For a small fee you can get the industry's best online privacy or publicly promote your presentations and slide shows with top rankings. But aside from that it's free. We'll even convert your presentations and slide shows into the universal Flash format with all their original multimedia glory, including animation, 2D and 3D transition effects, embedded music or other audio, or even video embedded in slides. All for free. Most of the presentations and slideshows on PowerShow.com are free to view, many are even free to download. (You can choose whether to allow people to download your original PowerPoint presentations and photo slideshows for a fee or free or not at all.) Check out PowerShow.com today - for FREE. There is truly something for everyone!

For a small fee you can get the industry's best online privacy or publicly promote your presentations and slide shows with top rankings. But aside from that it's free. We'll even convert your presentations and slide shows into the universal Flash format with all their original multimedia glory, including animation, 2D and 3D transition effects, embedded music or other audio, or even video embedded in slides. All for free. Most of the presentations and slideshows on PowerShow.com are free to view, many are even free to download. (You can choose whether to allow people to download your original PowerPoint presentations and photo slideshows for a fee or free or not at all.) Check out PowerShow.com today - for FREE. There is truly something for everyone!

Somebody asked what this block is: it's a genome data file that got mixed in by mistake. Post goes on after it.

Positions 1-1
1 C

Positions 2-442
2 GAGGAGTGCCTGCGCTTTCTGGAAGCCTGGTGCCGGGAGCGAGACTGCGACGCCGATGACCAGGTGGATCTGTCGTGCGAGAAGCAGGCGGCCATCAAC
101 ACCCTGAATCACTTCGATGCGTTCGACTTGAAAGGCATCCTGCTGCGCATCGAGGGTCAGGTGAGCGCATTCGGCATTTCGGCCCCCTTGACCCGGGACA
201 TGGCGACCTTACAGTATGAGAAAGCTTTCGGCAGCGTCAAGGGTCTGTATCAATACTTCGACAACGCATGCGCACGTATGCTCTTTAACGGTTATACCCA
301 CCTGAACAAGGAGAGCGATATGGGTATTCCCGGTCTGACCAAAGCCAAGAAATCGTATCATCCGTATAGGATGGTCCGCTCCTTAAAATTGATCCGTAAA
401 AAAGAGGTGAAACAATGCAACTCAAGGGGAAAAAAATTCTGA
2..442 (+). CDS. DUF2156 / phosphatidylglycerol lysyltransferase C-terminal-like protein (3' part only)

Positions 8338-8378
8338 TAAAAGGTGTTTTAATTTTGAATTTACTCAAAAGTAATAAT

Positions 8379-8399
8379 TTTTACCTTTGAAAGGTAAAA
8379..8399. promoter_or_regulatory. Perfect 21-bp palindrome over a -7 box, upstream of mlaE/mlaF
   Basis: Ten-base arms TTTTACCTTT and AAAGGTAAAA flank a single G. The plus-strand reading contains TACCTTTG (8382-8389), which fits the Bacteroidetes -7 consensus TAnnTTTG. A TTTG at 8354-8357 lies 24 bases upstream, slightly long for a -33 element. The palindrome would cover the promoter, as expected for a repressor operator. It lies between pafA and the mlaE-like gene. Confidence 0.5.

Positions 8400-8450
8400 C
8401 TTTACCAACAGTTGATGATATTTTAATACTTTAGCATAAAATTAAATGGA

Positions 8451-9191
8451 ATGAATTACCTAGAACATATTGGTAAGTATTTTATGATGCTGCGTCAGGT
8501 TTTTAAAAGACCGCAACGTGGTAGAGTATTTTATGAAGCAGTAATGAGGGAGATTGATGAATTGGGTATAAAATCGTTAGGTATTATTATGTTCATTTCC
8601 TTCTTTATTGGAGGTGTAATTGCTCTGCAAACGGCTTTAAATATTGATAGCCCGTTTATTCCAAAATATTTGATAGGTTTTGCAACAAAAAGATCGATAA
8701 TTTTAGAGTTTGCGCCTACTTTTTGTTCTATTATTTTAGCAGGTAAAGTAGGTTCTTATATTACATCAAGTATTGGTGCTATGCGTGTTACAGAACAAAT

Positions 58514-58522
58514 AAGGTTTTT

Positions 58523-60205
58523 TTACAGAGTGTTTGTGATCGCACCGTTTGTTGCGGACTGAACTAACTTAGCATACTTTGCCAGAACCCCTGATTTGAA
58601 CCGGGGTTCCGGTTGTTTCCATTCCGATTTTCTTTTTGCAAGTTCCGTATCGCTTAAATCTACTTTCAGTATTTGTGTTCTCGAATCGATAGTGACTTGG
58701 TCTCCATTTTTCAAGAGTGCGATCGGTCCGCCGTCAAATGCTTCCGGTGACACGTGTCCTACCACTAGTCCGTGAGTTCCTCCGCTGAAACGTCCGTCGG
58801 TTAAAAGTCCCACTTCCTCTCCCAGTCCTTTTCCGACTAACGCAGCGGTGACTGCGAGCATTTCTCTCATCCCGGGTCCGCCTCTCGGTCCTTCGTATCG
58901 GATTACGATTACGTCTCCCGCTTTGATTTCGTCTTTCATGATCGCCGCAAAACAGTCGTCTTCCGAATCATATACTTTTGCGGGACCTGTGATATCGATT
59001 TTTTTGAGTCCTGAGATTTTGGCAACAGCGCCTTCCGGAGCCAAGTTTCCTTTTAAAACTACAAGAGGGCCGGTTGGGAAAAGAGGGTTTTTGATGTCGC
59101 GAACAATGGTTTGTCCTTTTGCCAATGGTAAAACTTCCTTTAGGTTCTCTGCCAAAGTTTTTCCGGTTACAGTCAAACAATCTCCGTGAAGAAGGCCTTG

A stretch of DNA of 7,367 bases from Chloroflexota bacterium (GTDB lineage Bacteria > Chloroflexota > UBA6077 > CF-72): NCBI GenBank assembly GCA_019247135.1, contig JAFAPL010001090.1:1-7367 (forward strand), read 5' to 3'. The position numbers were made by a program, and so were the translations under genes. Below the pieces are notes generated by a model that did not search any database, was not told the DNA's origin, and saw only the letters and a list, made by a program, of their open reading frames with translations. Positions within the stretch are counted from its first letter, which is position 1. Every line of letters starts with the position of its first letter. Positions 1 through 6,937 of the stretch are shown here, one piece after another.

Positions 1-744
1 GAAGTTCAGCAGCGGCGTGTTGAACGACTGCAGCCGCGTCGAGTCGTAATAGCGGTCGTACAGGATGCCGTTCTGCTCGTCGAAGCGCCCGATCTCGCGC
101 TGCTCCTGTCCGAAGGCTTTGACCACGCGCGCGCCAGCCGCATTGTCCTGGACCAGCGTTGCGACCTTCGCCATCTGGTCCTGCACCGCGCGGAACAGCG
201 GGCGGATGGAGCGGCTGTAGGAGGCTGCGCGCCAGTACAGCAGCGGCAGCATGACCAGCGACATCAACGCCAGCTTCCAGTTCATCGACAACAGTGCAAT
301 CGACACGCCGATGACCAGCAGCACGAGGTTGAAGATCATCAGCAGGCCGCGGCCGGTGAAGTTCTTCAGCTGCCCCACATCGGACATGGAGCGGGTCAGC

Recommended

«

/ »

Page of

«

/ »

Promoted Presentations

Related Presentations

Page of

Page of

CrystalGraphics Sales Tel: (800) 394-0700 x 1 or Send an email

Home About Us Terms and Conditions Privacy Policy Contact Us Send Us Feedback

Copyright 2016 CrystalGraphics, Inc. — All rights Reserved. PowerShow.com is a trademark of CrystalGraphics, Inc.

Copyright 2016 CrystalGraphics, Inc. — All rights Reserved. PowerShow.com is a trademark of CrystalGraphics, Inc.

The PowerPoint PPT presentation: "FUNCTIONS AND MODELS" is the property of its rightful owner.

Do you have PowerPoint slides to share? If so, share your PPT presentation slides online with PowerShow.com. It's FREE!

Committed to assisting Isu University and other schools with their online training by sharing educational presentations for free